The Flensburg Government (German: Flensburger Regierung), also known as the Flensburg Cabinet (German: Flensburger Kabinett) and the Dönitz Government (German: Regierung Dönitz), was the short-lived administration that attempted to rule Nazi Germany during a period of several weeks surrounding the end of World War II in Europe. The government was formed following the suicide of Adolf Hitler on 30 April during the Battle of Berlin, and headed by Grand Admiral Karl Dönitz.
The administration was referred to as the “Flensburg Government” because Dönitz’s headquarters was located in the city of Flensburg in Northern Germany. Due to the rapid Allied advance, its effective jurisdiction was limited to a narrow wedge of territory running from the Austrian border through Berlin to the Danish border.
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In his last will and testament, Hitler designated Dönitz as his successor. Dönitz was not to become Führer (a post which Hitler abolished in his will), but rather President (Reichspräsident), a post Hitler had abolished in 1934. Propaganda Minister Joseph Goebbels was to become Chancellor (Reichskanzler). Martin Bormann was designated “Party Minister”, granting him de facto control of the Nazi Party. Hitler condemned both Hermann Göring and Heinrich Himmler as traitors and expelled them both from the Nazi Party and the German government. Göring was at that time in Bavaria under arrest by SS-guards. Himmler was with Dönitz but was not informed of his condemnation by Hitler.
On the evening of 30 April, Dönitz received a message from the Reich Chancellery, issued by Bormann, informing him that Hitler had named him as his successor, in place of Göring. On 1 May, Dönitz received a further communication from the Reich Chancellery, issued by Bormann and Goebbels, informing that Hitler had committed suicide and that accordingly the ‘Führer’s testament’ was in effect, so that Dönitz was now Reich President and Supreme Commander of the Armed Forces. Later that day, Goebbels committed suicide and Bormann fled the Führerbunker and disappeared. Dönitz asked finance minister Lutz Graf Schwerin von Krosigk, also at Flensburg, to replace Goebbels as Chancellor. Von Krosigk refused. Instead, the two agreed that von Krosigk would become the ‘Leading Minister’.
On the night of 1 May, Dönitz gave his first nationwide radio address, in which he spoke of Hitler’s “hero’s death” and vowed the war would continue “to save Germany from destruction by the advancing Bolshevik enemy.” Dönitz had known before he accepted the reins of power that Germany’s position was untenable and that the Wehrmacht was no longer capable of offering meaningful resistance. During his brief period in office he devoted most of his efforts to ensuring the loyalty of the German armed forces and trying to ensure German troops would surrender to the British or Americans and not the Russians, as he feared Soviet reprisals. Lutz Graf Schwerin von Krosigk made his first radio broadcast in his capacity as Leading Minister of the Reich on 2 May.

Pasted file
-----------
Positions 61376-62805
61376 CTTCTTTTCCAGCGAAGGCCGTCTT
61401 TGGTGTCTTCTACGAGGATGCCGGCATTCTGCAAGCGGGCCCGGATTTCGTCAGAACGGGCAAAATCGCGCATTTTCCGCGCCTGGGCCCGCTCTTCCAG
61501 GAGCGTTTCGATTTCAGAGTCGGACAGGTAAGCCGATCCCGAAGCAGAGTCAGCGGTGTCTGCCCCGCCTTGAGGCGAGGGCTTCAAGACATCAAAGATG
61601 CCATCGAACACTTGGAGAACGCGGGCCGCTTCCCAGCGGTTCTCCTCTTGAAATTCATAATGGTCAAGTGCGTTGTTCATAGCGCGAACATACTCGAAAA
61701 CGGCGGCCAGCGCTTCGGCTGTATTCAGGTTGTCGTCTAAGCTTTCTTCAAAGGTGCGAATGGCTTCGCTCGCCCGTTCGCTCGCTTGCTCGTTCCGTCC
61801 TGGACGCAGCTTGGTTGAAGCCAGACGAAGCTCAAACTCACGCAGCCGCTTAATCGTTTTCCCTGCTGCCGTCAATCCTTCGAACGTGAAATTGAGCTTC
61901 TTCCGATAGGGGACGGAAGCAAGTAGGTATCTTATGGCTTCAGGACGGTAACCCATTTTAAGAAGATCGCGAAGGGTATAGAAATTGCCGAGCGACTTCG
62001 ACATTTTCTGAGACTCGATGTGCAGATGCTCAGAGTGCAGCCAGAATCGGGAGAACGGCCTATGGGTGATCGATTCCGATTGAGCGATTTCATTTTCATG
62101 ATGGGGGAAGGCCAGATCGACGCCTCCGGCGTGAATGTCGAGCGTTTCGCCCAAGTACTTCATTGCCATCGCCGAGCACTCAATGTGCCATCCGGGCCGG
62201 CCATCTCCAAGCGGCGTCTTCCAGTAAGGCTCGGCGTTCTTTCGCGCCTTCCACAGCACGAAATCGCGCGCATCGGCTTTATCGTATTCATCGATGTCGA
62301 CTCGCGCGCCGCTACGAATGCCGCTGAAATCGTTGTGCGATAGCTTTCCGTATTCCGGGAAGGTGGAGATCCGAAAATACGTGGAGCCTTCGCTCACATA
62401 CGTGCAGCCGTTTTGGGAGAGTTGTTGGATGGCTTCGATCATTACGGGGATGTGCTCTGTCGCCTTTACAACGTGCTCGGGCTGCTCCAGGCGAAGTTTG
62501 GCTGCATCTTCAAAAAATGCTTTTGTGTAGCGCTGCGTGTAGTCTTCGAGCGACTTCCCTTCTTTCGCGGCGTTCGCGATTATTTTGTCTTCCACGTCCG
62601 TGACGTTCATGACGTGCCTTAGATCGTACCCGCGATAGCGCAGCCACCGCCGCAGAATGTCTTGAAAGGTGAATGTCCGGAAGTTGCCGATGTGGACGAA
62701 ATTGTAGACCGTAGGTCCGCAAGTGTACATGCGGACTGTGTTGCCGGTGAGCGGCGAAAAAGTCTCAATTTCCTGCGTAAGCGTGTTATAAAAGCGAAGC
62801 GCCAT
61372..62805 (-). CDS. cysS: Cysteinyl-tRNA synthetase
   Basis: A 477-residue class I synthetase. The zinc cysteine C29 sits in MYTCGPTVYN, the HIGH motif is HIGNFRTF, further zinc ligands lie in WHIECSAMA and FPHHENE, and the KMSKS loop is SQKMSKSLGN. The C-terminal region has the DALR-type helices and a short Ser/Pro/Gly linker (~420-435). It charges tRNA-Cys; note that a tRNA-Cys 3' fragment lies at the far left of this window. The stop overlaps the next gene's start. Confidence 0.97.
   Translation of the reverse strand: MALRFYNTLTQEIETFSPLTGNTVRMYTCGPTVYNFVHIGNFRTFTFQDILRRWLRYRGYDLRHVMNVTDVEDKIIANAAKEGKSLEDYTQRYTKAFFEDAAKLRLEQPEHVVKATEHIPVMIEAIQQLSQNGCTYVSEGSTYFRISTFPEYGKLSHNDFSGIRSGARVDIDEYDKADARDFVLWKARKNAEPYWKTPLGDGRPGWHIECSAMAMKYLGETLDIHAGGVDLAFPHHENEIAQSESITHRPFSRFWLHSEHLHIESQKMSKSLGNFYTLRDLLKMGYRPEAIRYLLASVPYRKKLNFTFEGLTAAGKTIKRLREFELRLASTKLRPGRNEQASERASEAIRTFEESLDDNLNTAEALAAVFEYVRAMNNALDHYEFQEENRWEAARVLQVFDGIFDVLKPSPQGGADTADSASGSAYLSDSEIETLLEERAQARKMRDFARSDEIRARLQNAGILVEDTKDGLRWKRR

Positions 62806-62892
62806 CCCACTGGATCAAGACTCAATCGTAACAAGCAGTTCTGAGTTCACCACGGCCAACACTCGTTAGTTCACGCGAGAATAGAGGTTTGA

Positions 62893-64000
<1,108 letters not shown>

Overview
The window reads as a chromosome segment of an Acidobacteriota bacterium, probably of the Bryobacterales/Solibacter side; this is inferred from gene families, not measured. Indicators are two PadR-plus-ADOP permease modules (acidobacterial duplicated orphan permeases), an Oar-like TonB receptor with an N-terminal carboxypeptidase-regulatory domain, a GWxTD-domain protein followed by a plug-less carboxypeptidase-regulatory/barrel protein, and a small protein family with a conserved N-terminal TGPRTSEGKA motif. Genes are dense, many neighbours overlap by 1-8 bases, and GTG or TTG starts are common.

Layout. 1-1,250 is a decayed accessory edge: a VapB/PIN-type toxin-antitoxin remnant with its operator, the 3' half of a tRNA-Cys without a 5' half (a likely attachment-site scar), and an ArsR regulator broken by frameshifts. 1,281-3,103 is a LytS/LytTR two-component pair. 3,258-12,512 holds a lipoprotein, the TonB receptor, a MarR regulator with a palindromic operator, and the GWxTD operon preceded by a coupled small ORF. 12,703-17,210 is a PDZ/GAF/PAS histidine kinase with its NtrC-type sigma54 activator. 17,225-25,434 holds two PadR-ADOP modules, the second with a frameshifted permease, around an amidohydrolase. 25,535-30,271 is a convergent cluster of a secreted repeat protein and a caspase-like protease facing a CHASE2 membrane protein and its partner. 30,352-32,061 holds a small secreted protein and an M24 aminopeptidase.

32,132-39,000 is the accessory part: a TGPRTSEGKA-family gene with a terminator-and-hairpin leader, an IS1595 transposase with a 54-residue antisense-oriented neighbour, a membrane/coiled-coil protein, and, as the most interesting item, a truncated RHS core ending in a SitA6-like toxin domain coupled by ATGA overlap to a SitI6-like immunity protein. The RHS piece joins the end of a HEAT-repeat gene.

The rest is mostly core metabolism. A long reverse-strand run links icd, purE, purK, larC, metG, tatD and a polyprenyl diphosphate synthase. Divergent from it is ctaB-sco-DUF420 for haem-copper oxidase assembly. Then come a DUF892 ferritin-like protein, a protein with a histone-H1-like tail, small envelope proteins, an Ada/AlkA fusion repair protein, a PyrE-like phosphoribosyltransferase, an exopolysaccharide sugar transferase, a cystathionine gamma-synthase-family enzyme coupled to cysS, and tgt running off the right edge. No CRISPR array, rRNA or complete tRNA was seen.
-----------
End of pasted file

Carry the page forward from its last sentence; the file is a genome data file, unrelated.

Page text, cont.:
The Cabinet Schwerin von Krosigk, the nominal administration of the Flensburg government, had its first meeting in Mürwik, near (and now part of) Flensburg on 5 May. The Naval Academy at Mürwik, overlooking the Flensburg Fjord, near the Danish border, served as headquarters of the Dönitz administration throughout its existence.
- Grand Admiral Karl Dönitz, Reich President and Minister of War
- Lutz Graf Schwerin von Krosigk, Leading Minister of the German Reich (Head of Cabinet, post equivalent to Chancellor), Foreign Minister, Minister of Finance
- Wilhelm Stuckart, Minister of Culture, succeeded Himmler as Minister of the Interior
- Albert Speer, Minister of Industry and Production
- Herbert Backe, Minister of Food, Agriculture and Forests
- Franz Seldte, Minister of Labour and Social Affairs
- Julius Dorpmüller, Minister of Posts and Communications
Colonel General Alfred Jodl was Chief of Operations Staff of the Wehrmacht and represented Dönitz in negotiations with the Allies in Rheims, France. Field Marshal Wilhelm Keitel, was Chief of the High Command of the Armed Forces (Oberkommando der Wehrmacht), to which the Army High Command (Oberkommando des Heeres) had been subject since 28 April 1945, and he represented Dönitz in negotiations with the Red Army in Berlin. Admiral von Friedeburg was appointed to succeed Dönitz as Commander of the Kriegsmarine, and was promoted by Dönitz to the rank of Generaladmiral on 1 May. The Air Force had been destroyed, so no new appointment was made, Field Marshal Robert Ritter von Greim remaining Commander of the Luftwaffe.
At Dönitz’s urging, Field Marshal Wilhelm Keitel and General Alfred Jodl attempted to direct what was left of the Wehrmacht towards the armies invading from the west.
On 4 May Dönitz sent Admiral Hans-Georg von Friedeburg, his successor as naval commander in chief, to the headquarters of British Field Marshal Bernard Montgomery at Lüneburg, with orders to negotiate a surrender to the Western Allies. Montgomery informed Admiral von Friedeburg that only unconditional surrender to all the Allies was acceptable, and that this was non-negotiable. Nevertheless, authorized by Dönitz, von Friedeburg signed an instrument of surrender for all German troops in the Netherlands, Denmark and Northwestern Germany, which was accepted by Montgomery on behalf of the Allied Powers. This 4 May surrender, which became effective at 8:00 am on 5 May, included the Flensburg area (being part of Northwestern Germany), and thus meant Dönitz’s seat of government could no longer be defended and would soon come under Allied control.